Pomeranian

 

It’s hard to imagine that the ancestors of the tiny little ball of fluff that is today’s Pomeranian were Spitz type herding dogs that weighed up to 30lbs. They originated in the region of Pomerania which is now part of Germany and Poland.

The British Royal Family played a prominent role in the development of the breed. The Pomeranian was first brought to Britain by Queen Charlotte, but again these were larger than the dog we know today. It wasn’t until the reign of Queen Victoria that the smaller sized dog became popular. Her breeding program included dogs from several European countries, which further improved the breed. During her lifetime, it is suggested that selective breeding resulted in a decrease of 50% in the size of the Pomeranian.

The Pom made its way to the United States in the late 1800’s, and was recognized by the AKC in 1900. It has consistently been included in the top 15 most popular dog breeds in the United States for the last 10 years.

Appearance

These dogs have a charming pixie like face,  with a pointed nose, soft brown eyes and erect ears. They are tiny, weighing only 7lb (3.5kg) and standing 11 inches, or 28cm at the shoulder. Their thick luxurious coat consists of a harsh straight outer coat over a thick soft downy undercoat. They carry their fluffy tail high over their back like a plume.

Whatever your color preference, there is a Pomeranian for you. Their coat is available in many shades, including white, red, orange, sable, black, and any combination of these. However, orange is by far the most common color.

Temperament

The Pomeranian is the extrovert of the dog world. They are alert, active and independent, and love being with their family. Their even temper and affectionate nature charms everyone they meet.

These dogs can bark a lot, which on the one hand will let you know if a stranger is about. On the other hand, the noise won’t endear you to your neighbors. Fortunately, the Pom is intelligent and easy to train, so you can teach them to be quiet.

Even though they are small, the Pomeranian is still a dog and needs to be treated as such. If they are indulged and pampered, they can become willful and and even cranky. All dogs benefit from a consistent and fair pack leader. Make sure you socialize and train your Pom so they learn their place in your household, and you are less likely to have to deal with bad behavior.

Health

These little dogs are quite a sturdy breed, but there are some health issues that prospective owners must be aware of.

They can develop luxating patellas, or loose kneecaps. In this condition, the kneecap moves in and out of its groove in the thigh bone, and can result in lameness and a characteristic skipping gait. Untreated, it can lead to arthritis in the joint. Luxating patellas can be corrected with surgery, but it is thought to have a genetic basis. Ideally, only dogs with normal healthy knees should be used for breeding.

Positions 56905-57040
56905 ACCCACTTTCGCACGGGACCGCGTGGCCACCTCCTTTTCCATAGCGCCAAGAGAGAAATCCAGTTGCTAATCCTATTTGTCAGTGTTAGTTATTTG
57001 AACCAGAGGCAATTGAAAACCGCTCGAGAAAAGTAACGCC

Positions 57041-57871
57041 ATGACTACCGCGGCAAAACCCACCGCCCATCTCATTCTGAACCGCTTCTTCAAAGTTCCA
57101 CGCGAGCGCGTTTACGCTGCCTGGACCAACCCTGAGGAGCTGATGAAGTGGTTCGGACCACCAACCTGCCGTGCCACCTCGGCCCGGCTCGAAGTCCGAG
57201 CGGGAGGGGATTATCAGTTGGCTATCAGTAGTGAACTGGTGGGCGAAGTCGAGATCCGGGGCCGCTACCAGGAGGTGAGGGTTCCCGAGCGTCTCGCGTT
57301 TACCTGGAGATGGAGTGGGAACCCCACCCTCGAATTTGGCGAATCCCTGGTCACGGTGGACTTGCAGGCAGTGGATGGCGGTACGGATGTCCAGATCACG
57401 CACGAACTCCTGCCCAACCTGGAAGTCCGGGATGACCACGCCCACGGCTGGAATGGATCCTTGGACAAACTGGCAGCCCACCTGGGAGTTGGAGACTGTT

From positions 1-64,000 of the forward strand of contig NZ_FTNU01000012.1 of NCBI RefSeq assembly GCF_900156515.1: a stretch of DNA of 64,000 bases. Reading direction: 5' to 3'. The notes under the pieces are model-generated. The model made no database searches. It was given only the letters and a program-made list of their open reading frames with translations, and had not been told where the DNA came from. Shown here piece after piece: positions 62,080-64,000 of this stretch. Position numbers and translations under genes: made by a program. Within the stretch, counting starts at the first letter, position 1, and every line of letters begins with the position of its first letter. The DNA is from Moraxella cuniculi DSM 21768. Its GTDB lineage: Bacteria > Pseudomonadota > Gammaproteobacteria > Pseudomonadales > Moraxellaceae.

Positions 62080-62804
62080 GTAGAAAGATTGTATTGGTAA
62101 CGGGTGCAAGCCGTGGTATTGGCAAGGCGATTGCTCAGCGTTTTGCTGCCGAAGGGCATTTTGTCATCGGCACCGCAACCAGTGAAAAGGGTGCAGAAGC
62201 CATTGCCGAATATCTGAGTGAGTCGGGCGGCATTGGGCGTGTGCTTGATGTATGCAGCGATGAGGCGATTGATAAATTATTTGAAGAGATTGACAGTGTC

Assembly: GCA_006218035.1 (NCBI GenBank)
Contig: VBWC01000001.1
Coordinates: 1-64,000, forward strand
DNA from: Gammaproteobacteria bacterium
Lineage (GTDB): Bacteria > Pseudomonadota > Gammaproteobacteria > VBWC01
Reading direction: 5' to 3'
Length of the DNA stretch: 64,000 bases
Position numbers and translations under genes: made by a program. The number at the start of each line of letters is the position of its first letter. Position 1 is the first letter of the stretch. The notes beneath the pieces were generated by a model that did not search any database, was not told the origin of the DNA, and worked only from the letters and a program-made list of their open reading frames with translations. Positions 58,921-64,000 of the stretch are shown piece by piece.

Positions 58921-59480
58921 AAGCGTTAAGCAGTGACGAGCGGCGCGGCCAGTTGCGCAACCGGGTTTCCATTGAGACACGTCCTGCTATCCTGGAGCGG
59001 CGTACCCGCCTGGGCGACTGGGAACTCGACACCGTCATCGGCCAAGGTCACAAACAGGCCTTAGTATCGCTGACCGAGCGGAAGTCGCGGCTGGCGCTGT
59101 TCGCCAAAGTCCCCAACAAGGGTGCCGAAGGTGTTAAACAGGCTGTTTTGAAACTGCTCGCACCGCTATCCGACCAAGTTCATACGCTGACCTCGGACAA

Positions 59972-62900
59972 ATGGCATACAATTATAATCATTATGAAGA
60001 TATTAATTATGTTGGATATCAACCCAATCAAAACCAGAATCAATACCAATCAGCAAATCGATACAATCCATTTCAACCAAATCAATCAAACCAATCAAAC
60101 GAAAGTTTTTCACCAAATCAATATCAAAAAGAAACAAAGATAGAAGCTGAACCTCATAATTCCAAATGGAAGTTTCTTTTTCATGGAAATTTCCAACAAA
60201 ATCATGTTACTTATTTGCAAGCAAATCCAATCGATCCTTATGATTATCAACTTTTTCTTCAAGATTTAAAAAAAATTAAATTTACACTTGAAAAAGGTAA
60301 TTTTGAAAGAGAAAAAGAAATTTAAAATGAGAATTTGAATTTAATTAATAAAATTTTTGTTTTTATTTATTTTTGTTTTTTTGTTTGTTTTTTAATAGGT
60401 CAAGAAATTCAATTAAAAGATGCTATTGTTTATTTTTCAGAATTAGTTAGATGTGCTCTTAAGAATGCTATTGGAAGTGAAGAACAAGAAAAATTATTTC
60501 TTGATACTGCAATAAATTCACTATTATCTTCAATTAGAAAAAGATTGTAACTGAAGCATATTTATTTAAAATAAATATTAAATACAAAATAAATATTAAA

Many small breeds of dog suffer from a collapsing trachea, and the Pomeranian is no exception. Rings of cartilage in the windpipe become weak, and no longer hold it open. The result is obstruction of the airway. Symptoms include a honking cough, and a reduced ability to exercise.

There is a skin condition that affects the Pomeranian, known as Alopecia X. Affected dogs lose their hair, and their skin turns black. Nobody is really sure of the cause, but genetics appear to play a role. There are other medical conditions such as Cushings Disease and hypothyroidism that have similar symptoms to Alopecia X, so these need to be ruled out before reaching a diagnosis. There are a range of treatment options that vary in their effectiveness. Because these treatments can have some fairly serious side effects, many Pom owners don’t treat their dogs. Fortunately, there aren’t any major health issues associated with Alopecia X, it just looks odd, so the dogs aren’t harmed if they are not treated.

These small dogs have small mouths, but they still have the same number of teeth as a larger dog. This means that their teeth can be crowded, which can predispose to tooth decay.

Maintenance

These little dogs don’t need a lot of exercise. In fact, they are often satisfied with a good game of chase around the back yard. However, it is important that they still get a daily walk to give them the opportunity to explore their neighborhood.

The Pomeranian coat takes quite a lot of time to maintain. They shed constantly, so you can expect to have dog hair on your floor and furniture. Their outer coat also tends to tangle and knot. This means that they need to be thoroughly brushed every day. It’s not difficult, but you do need to set aside some time to spend on it.

Keep an eye on your Pomeranian’s teeth, and have them checked by your veterinarian regularly. It’s better for your dog if you can prevent tooth decay, rather than treat it when it occurs.

Conclusion

If you have the time to care for their gorgeous coat, the Pomeranian is a wonderful companion. Their cheerful and outgoing personality makes them ideal for families, providing small children are supervised so your little dog isn’t accidentally injured. They are also loyal and affectionate pets for senior citizens who may not be able to walk far, and who will enjoy sitting on the couch brushing and combing their dog.

These dogs are happiest living indoors, and are well suited to apartment living. They will keep you company for up to 16 years.

Pomeranian
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